20131209-164122.jpgJust in case you missed the news, Ukraine is in the middle of a literal political revolution, but it’s a different kind of revolution. Now, as a foreigner, I try to stay completely out of any and all politics here. I don’t think it’s my place as an American missionary to comment, protest, etc.; however, I think it’s the responsibility of every Christian to pray for the country where they live and the politicians that lead it.

First of all, then, I urge that supplications, prayers, intercessions,
and thanksgivings be made for all people, for kings and
all who are in high positions, that we may lead a peaceful
and quiet life, godly and dignified in every way. This is
good, and it is pleasing in the sight of God our Savior.
– 1 Timothy 2:1-3

I’m currently based in a city in Western Ukraine called L’viv (the “i” is pronounced “ee” like “bee”). It’s a wonderful city full of life and culture, and it’s far away from the capitol city, Kyiv (pronounced in English as “Ki-yeev” with the first vowel like the “i” in “kid”). There have been protests, riot police, and all kinds of crazy things happening here since the trouble started, and that’s all we see on the news all the way over in far-away L’viv. I was a little scared to come to Kyiv actually. (Katya and I were there to get her visa to America, so we had to make the trip either way.) My father-in-law even gave me a small can of pepper spray “just in case”.

All that to say, just like any other revolution, I expected stuff like:

  • Pickpockets and a rise in crime
  • Problems with transport and infrastructure like buses or the subway working poorly or not working
  • General unrest and tension in the people there
  • Businesses not working

Wouldn’t you expect the same? In America, when we hear the word “revolution”, we think AK-47’s and Che Guevara or something. This is totally different.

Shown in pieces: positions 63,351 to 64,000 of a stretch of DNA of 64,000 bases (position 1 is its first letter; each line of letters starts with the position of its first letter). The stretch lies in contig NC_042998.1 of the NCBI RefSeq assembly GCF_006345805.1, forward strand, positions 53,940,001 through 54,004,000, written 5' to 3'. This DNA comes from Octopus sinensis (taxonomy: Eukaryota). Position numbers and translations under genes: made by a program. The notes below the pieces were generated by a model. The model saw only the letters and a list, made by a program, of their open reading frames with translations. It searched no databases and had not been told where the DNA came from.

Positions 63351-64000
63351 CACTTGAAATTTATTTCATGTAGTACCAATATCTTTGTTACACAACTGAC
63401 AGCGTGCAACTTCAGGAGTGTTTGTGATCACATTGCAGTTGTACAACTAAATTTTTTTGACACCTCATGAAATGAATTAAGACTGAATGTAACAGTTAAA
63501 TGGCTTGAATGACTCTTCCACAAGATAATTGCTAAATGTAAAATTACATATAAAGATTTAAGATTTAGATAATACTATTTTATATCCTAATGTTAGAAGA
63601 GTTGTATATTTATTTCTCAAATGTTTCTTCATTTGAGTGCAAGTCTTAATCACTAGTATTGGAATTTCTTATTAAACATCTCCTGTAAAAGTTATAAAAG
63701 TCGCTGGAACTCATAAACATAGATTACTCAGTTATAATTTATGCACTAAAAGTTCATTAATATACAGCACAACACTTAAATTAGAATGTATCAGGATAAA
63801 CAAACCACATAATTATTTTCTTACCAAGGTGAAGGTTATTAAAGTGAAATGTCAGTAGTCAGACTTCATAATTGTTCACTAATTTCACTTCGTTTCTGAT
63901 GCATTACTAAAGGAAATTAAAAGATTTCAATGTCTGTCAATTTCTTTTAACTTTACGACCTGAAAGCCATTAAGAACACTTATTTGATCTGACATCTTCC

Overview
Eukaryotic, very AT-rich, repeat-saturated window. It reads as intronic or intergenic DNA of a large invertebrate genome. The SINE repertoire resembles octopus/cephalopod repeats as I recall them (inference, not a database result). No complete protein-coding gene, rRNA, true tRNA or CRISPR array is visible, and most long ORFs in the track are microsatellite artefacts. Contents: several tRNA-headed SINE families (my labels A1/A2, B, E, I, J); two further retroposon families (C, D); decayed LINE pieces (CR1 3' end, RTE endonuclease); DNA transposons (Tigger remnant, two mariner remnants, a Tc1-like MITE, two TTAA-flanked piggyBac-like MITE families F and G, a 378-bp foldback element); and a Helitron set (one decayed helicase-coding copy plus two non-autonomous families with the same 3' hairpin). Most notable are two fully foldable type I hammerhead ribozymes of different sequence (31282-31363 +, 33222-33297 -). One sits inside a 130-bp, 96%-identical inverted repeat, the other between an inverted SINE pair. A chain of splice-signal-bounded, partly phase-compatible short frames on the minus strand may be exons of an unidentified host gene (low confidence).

One of the things that really surprised me and changed my perspective about this revolution was our friends, Andriy and Katya. They were Katya’s small group leaders in L’viv, so we have known them as close friends for a long time. They were so peaceful and so sure in their positions. They were able, in love, to even explain, without fighting, their positions to others of opposite views. This is all in the middle of a real revolution.

20131209-164103.jpgAnother thing I have been impressed with is a prayer tent that has been set up downtown on the square where the riot police beat a bunch of protesters about a week ago. The ministry there has been amazing – people coming and going, prayer around-the-clock, people even spending the night in the winter on the square downtown to pray for others and for Ukraine.

(Here I took a day or so break from writing this article…)

Unfortunately, as I’ve been in the middle of finishing this article, a lot of the situation has changed. The riot police have come out again in Kyiv and they are just standing in ranks next to the people downtown. We all have our eyes glued to the TV to see what they are going to do. Please, please, please be praying for all that is happening in Kyiv right now. It looks like they might be trying to make a siege of the main square, or they could be preparing to storm the square.

20131209-164148.jpgI also really want to encourage church leaders to step up and pray, call your churches to pray, and take this opportunity from God to preach the Gospel to the people around you! When people go through hard times like these, they realize that their hope has to be in something other than themselves and their government. People are hungry for the Truth and hungry for Jesus. Let’s answer the call.